An online survey regarding the possibility of an organ/tissue donation in non-ventilated dying stroke patients was sent via a web-based survey portal to members of the British Association of Stroke Physicians. All responses were obtained online and results were compiled using Trust approved software.
While the demand for tissue and organ donation in the UK has increased, the number of donors has not changed over the past few years. A huge number of people worldwide are estimated to be awaiting organ or tissue donation without which their life is in danger.8 One of the major causes of reduced availability of organs and tissues is lack of awareness and failure to identify potential donors.
Awareness about organ and tissue donation is significantly lacking among stroke physicians in the UK. In order to increase the number of organ and tissue donors, it is necessary to introduce measures and pathways to improve awareness among the treating medical teams and streamline the organ and tissue donation process.
Deaths in the stroke unit are usually expected and can involve any age group. The stroke physician has a duty to the dying persons to keep them comfortable and pain free. The duty of care is also owed to relatives and family members of dying persons to meet their expectations. In addition, as stroke physicians we should use all available resourses in the most efficient way and any patient who is on an end of life care pathway in an acute stroke unit should be considered as a potential tissue or organ donation candidate.
Thousands of lives can be transformed by early recognition of potential donors in acute stroke units. Thus a life lost can be a source of hope for others who are waiting for transplantation. Due to the increased demand for organs and tissues for transplantation, all stroke team members working in acute stroke units should be aware of national transplant guidelines and there should be agreed pathways in place so that timely intervention can be instigated with minimal disturbance to bereaved families and relatives.
Improved awareness and better understanding of organ donation principles should enable an increased number of organs and tissue donation from dying stroke patients. We will present our protocol which should be transferable and of benefit to all stroke units and which could be integrated into local hospital end of life care pathways.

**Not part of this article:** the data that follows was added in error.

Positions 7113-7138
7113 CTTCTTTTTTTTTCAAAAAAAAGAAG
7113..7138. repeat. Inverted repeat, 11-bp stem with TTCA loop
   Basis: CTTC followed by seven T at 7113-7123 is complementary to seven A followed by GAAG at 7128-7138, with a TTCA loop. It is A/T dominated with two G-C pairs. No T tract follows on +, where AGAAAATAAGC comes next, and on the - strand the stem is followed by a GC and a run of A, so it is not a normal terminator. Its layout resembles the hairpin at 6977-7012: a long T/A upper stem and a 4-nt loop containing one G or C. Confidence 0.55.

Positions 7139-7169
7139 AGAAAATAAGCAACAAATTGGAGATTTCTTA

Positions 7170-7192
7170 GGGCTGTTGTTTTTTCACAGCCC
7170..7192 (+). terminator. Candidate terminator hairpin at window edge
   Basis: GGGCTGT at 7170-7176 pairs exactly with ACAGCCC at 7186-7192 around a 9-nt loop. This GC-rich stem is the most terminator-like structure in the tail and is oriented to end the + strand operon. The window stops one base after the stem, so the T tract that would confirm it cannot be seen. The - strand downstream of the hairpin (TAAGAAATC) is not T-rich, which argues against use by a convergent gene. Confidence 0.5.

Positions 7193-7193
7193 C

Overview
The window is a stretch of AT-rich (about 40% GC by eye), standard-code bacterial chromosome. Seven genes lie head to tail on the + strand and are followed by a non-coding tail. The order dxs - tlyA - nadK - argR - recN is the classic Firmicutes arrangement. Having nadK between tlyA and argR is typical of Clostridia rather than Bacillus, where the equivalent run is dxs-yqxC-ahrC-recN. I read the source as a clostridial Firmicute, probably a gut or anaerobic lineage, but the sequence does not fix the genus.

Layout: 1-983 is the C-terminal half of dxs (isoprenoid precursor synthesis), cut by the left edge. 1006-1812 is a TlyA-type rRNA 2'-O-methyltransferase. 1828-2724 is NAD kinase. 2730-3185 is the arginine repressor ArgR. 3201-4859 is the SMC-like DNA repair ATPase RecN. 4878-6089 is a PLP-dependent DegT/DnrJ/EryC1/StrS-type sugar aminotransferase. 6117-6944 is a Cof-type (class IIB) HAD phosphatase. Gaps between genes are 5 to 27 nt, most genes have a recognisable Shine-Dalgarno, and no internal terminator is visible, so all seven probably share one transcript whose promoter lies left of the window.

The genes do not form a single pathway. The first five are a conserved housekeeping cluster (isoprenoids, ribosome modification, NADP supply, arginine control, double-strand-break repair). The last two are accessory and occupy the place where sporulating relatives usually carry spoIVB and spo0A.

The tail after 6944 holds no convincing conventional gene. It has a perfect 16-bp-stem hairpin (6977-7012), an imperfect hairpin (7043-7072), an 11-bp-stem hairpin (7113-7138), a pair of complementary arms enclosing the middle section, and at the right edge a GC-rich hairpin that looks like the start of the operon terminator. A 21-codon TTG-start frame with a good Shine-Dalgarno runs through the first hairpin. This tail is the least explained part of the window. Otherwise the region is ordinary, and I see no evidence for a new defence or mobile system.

Our main objective was to study the level of awareness among stroke physicians about organ and tissue donation and based upon these results to devise a common pathway to streamline the donation process from known
non-ventilated dying stroke patients.
An online survey with a simple tick box (yes or no) response was sent via a web-based survey portal. This survey was sent to 70 members of the British Association of Stroke Physicians (consultants, speciality doctors and specialist registrars). Questions included whether a patient dying of stroke may be a candidate for organ or tissue donation. If the answer was yes, further questions included what organs or tissues could be considered, whether there are any age restriction for the patients, and duration after death specific for various organs and tissues (such as cornea, skin, tendon, bone and heart valves)? Finally physicians were asked about malignancy exclusion for tissue or organ donation.
Seventy responses were received of which fifty one (72.9%) were complete. Among the responders, 57 (81.4%) were consultants, four (5.7%) were specialty doctors, eight (11.4%) were specialist trainees and one (1.4%) was an affiliate member. 54.8% responses mentioned that patients dying of stroke are eligible for organ donation and the rest (45.2%) of the responses answered wrongly or opted for ‘did not know’. On questions regarding guidelines for age restriction, 30.3% physicians answered correctly for cornea, 5.6% for bone, 2% for skin, 4% for tendon and 10% for heart valves donation. 6.1% knew that organs should be retrieved with 24 hours. 11.8% responders replied that some malignancies will exclude organ donation and the rest either answered wrong or opted for don’t know answers.